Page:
January 1855 was not a good month for Enoch Train. The once mighty White Diamond line had seen its Boston service become reduced and irregular, and it was forced to relinquish management to the interests of Warren & Thayer. Although the new managers continued to use the established name Train & Co. on advertisements, the loss was heartfelt to the proud shipping magnate. Compounding the disaster, Enoch Train was assaulted in his Dorchester house, barely escaping with his life.
Throughout 1855, the John Eliot Thayer sailed for Train & Co. under management of George W. Warren and John Eliot Thayer. Packet ship records and newspaper articles report that the John Eliot Thayer departed New York on December 12, 1855, en route to England. Fourteen days later, on Christmas Eve, she arrived at Liverpool. Master Gaius Sampson, her veteran captain, was responsible for her swift voyage, one of the fastest outbound ever.
After cutting her baby teeth on the Boston to Liverpool route, the John Eliot Thayer matured into a Cape Rounder. Master Sampson departed and command was passed to Master Pousland. This captain took the John Eliot Thayer from New York on May 11, 1856, and sailed south toward Cape Horn. He rounded the Cape and turned north toward California. On September 22, 1856, after 130 days of travel, he reached San Francisco.
Master Pousland kept the clipper John Eliot Thayer in port until November of 1856. On the 3rd of that month he sailed for Callao, Peru, with a crew of thirty-five. His orders allowed him to proceed from Peru to either Europe or the United States.
In 1856, the oldest son of John Eliot Thayer died. He was Ebenezer Francis Thayer, born in 1837, named after the father of his mother, dead at age nineteen. He was the second son of John Eliot to die. His other son, John Eliot Thayer, Jr. had died at age four.
In January 1857, the Train Line succumbed in the financial panic. The famous name Train & Co. was removed from advertising and that grand old tradition vanished forever. The successors of Enoch Train & Co. were John Eliot Thayer and George W. Warren.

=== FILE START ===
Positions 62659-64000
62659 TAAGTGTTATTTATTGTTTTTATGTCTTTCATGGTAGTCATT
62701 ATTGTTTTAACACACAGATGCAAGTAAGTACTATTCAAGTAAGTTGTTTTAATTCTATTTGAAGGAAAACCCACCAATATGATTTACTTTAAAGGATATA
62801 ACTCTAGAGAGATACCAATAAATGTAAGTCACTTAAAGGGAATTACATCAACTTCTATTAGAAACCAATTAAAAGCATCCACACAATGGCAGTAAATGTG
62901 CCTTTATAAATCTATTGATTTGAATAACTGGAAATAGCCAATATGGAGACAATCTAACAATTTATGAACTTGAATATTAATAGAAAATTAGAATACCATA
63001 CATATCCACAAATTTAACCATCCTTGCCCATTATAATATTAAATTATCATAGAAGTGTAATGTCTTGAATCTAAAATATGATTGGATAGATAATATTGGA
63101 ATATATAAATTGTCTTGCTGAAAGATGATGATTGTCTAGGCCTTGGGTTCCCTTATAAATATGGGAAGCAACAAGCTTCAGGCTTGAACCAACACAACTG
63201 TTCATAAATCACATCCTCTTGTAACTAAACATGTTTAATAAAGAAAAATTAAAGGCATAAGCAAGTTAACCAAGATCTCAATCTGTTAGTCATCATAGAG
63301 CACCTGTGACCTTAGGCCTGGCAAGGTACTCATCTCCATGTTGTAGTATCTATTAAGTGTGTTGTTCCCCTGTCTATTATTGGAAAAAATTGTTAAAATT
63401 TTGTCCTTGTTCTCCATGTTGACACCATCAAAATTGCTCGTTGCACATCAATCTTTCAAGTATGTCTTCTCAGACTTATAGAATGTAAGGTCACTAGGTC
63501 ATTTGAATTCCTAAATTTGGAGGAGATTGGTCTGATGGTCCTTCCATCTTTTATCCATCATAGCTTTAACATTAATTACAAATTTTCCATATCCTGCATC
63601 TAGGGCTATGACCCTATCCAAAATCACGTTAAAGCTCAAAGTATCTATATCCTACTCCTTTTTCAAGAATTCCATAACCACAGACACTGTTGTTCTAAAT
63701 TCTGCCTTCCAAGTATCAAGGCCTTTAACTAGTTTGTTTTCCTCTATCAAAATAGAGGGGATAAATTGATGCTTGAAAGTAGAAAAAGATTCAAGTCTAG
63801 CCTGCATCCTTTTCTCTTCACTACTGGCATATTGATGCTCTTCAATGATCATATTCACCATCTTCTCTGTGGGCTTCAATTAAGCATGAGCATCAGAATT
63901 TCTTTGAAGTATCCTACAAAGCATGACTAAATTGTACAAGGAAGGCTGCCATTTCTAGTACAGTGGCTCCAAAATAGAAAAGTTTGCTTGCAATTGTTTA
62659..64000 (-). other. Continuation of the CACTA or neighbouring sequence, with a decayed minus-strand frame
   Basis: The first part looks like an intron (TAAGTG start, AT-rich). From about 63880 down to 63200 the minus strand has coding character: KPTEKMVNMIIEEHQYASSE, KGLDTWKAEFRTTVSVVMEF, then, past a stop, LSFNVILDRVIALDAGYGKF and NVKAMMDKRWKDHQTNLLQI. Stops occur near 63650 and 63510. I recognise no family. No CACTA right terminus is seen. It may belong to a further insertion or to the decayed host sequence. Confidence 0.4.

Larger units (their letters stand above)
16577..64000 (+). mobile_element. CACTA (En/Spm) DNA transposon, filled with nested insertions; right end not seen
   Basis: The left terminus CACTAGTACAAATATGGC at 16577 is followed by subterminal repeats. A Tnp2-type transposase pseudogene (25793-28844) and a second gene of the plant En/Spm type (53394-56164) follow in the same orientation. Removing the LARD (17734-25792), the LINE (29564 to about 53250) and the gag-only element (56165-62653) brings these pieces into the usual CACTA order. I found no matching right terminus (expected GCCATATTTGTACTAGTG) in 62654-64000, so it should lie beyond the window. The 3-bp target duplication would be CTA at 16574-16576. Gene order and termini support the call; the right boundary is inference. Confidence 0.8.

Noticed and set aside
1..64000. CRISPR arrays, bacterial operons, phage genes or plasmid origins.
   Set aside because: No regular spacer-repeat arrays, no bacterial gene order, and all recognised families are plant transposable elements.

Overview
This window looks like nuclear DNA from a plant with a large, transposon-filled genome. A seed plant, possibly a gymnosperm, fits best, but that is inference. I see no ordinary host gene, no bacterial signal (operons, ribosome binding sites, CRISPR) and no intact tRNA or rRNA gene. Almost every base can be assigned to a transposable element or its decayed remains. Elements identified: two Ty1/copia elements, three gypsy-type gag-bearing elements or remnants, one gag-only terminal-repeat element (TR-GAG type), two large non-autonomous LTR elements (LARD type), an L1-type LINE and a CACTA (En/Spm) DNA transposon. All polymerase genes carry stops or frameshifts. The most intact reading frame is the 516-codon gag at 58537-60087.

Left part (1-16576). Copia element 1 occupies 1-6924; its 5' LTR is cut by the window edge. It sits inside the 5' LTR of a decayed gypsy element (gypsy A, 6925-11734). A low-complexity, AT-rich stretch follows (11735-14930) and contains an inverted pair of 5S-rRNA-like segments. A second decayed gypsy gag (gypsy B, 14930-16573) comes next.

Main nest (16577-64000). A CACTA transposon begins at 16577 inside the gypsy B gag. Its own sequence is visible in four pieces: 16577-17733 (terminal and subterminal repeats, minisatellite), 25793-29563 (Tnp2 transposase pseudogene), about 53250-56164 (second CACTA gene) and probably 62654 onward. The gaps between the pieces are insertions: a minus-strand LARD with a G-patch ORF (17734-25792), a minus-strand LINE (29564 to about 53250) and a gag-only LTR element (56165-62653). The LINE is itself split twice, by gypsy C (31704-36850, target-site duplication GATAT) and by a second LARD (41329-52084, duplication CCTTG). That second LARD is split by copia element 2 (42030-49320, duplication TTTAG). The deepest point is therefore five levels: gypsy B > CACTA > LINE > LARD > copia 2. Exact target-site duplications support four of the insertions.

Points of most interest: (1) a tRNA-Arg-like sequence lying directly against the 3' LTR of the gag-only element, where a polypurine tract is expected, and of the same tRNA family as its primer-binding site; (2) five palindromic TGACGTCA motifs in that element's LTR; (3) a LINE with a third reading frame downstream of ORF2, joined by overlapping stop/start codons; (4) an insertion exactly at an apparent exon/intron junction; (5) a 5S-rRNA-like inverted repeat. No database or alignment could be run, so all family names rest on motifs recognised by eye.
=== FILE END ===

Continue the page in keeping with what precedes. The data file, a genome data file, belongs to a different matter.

Later that year, Duncan McFarlane sat at Prince’s Dock in Liverpool and gazed out over the harbor. The John Eliot Thayer had just sailed in from America. She anchored between the Daniel Webster and the Parliament. All three ships had sailed for the White Diamond Line of Enoch Train. Now that old and established line was history, taken over by Warren & Thayer. The new owners, in order to maintain a tradition, continued to use the White Diamond flag, and the John Eliot Thayer displayed it, even though Enoch Train had been removed from management in December 1854. Seeing legend and beauty together, Duncan McFarlane captured the moment on a broad piece of canvas. His splendid painting, unusual for depicting three different ships in three different positions, now graces a private collection.
A few months later, on September 29, 1857, the namesake of the ship herself, the banker John Eliot Thayer, died at the age of fifty-four.
The John Eliot Thayer rounded Cape Horn for her final time in the early spring of 1858. Her first rounding had been two years previous, in 1856. Turning north at the cape, she sailed on to arrive in San Francisco.
On July 17, 1858, Captain Pousland pointed the bow of the splendid ship John Eliot Thayer southward from San Francisco toward Cabo San Lucas. His proud ship, a Grand Cabotage, had been forced by the hard times of the Panic to engage in the disgraceful guano trade. George W. Warren and Nathaniel Thayer, brother of John Eliot, had refused to join the China slave trade, opting for a smelly cargo rather than one of doomed flesh.
After passing Cabo San Lucas, the John Eliot Thayer sailed eastward to Mazatlán. Following a brief stay, she turned north and entered the Sea of Cortés, sailing on to Guaymas. Subsequent to another short stay, the clipper continued northward into the Cortes, hugging the western cliffs of Isla Tiburón, rather than passing between Isla San Esteban and Isla San Lorenzo, the normal route of the clippers running toward the mouth of the Río Colorado and Fort Yuma. She had entered the waters of the Seri Indians, rumored to be cannibals, but known otherwise by all sailors. On August 20th she reached a tiny island called Patos and there she dropped anchor.
Summer in Seriland is an oven. Sailors from the John Eliot Thayer sweltered in the torrid air as they packed guano from the baked island of Patos onto a lighter. The smelly cargo was then transported to the tall clipper anchored in the hot sea. As the sailors worked through August and into September, Seri Indians seated on the island watched the crew labor. The Seri had become accustomed to seeing clippers, as the shipping lane from San Francisco to the railroad approaching Yuma had been established for several years.